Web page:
The Thinker

Glycemic Junk Science

Let us add this report to the list of studies that really do not tell us anything, but do sell newspapers.

When it comes to losing weight, the number of calories you eat, rather than the type of carbohydrates, may be what matters most, according to a new study.

The findings, published in the American Journal of Clinical Nutrition, suggest that diets low in “glycemic load” are no better at taking the pounds off than more traditional — and more carbohydrate-friendly — approaches to calorie-cutting.

The concept of glycemic load is based on the fact that different carbohydrates have different effects on blood sugar. White bread and potatoes, for example, have a high glycemic index, which means they tend to cause a rapid surge in blood sugar. Other carbs, such as high-fiber cereals or beans, create a more gradual change and are considered to have a low glycemic index.

If you put 8 gallons of gas in your car and it gets 20 miles to the gallon, you can expect the car to go 160 miles, plus or minus a bit. It is the energy in the gasoline, the terrain and traffic your car will traverse, and the efficiency of your car in transferring that energy into work that determines how far your car will go.

Your body is an engine too. It is unimaginably more complex than an automobile, but it is still an engine. When you ingest food, its calorie content is translated into amount of energy that your body will receive. If you take in more calories than you expend, you will gain weight. If you take in fewer calories than you burn, you will lose weight. At its most pragmatic level, it’s just math:

Future weight = current weight + ( some constant x ( calories in – calories expended ) )

If you choose 400 calories to come from donuts made with refined sugar and bleached flour as opposed to 400 calories from a high fiber, low glycemic cereal, you are still consuming the same amount of energy.

You can get fat by eating all healthy foods; you just have to eat enough of it. If you gorge yourself on enough salads, you will gain weight. Given the low density of calories per serving with salad, it is much harder to gain weight this way, but it is still possible. That is in part why dieticians recommend consuming whole foods.

Why does a study like this make the news? I think it is because so many of us who are overweight or obese are still hoping, in vain, for a painless method to weight loss. Right now diets emphasizing low glycemic foods, like the South Beach Diet, are in.

Now there are some upsides to eating foods with a lower glycemic index. Most likely these food are healthier for your body. A donut does not have much in the way of nutritional value because most of the good parts, like the fiber, have been removed. Whole foods in general are likelier to have more fiber as well as more vitamins and minerals than junk food. (Many junk foods though are needlessly fortified.) Eating many of these foods may technically be better for your body. It may provide more of what the body needs to carry out vital things like replacing blood cells. Nevertheless, by itself they cannot be a solution to weight loss.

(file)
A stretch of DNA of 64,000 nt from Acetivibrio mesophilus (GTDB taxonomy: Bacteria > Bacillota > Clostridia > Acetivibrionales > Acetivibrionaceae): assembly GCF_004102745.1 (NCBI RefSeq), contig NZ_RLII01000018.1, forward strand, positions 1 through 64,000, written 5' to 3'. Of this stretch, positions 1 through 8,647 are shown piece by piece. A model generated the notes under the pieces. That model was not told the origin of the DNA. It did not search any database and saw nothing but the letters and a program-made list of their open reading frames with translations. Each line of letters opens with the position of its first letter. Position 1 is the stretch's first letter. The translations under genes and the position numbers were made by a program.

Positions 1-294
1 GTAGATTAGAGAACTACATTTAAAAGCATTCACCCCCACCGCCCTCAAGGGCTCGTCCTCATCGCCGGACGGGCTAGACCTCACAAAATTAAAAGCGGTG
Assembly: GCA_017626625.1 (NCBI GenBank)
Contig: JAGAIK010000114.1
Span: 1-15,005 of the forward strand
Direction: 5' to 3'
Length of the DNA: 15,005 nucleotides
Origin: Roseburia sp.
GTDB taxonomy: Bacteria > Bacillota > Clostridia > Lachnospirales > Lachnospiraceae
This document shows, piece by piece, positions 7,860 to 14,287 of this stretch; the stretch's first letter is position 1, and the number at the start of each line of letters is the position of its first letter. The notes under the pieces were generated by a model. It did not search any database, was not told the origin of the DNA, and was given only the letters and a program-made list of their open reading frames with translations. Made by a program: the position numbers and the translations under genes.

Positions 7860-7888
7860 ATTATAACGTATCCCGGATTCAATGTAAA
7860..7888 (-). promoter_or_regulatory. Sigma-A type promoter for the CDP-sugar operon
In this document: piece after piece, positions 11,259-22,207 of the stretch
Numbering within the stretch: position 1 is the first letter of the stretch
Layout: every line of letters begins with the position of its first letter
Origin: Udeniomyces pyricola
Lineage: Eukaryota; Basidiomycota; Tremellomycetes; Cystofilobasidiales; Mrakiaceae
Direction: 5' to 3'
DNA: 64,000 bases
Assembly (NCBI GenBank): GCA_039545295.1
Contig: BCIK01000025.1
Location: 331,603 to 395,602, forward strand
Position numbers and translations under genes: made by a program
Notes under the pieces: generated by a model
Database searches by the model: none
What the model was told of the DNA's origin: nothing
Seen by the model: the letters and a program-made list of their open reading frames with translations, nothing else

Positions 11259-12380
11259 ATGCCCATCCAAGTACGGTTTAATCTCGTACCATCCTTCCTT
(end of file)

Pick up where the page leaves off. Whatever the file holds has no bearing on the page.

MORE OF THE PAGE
If you want to lose weight, you already know what to do: take in fewer calories than you will burn and exercise more. Exercise burns more calories, but if you eat more calories to make up for the increased exercise you are not going to lose weight.

The real root of our obesity epidemic is that American capitalism has succeeded in creating foods that we crave, and making them readily available at inexpensive prices. Our behavior is not that different from my cat’s behavior. He has his high fiber, nutritionally optimized cat food, which does not taste good. (This is probably just as well, or he would eat more of it and get fat.) On the other hand, he can grub for handouts at mealtime, which is one of his favorite hobbies. He eats the cat food if he has to, but he does not prefer it. Unlike my housecat though, you do not have these restrictions. You can satisfy your cravings with out much difficulty.

As part of my own healthy eating strategy, I do my best not to bring the foods that I crave into my house in the first place. Having them readily available simply adds to my temptation to succumb and consume them. This strategy is not easy. When I hit the grocery store, the shelves are replete with things I want to eat. It takes discipline to avoid purchasing the sorts of foods I want but should not eat. (It helps to go after a meal.)

If you truly want to lose weight then you had better count those calories and understand portion sizes. You need to join Weight Watchers or some group like it; peer pressure can be a terrific motivator. You have to incorporate healthy practices into your life and be consistent about it. Nonetheless, your human nature and society will conspire to trip you up. Life may seem a lot less joyful by disciplining yourself this way, but it is the only way to be healthy. Nothing comes free. If you want a thin and healthy body, you have to consume a lot less and exercise a whole lot more. If you cannot make this choice then be prepared for host of preventable maladies as you age.

Now, I am off to the gym.


Leave a Reply

Switch to our mobile site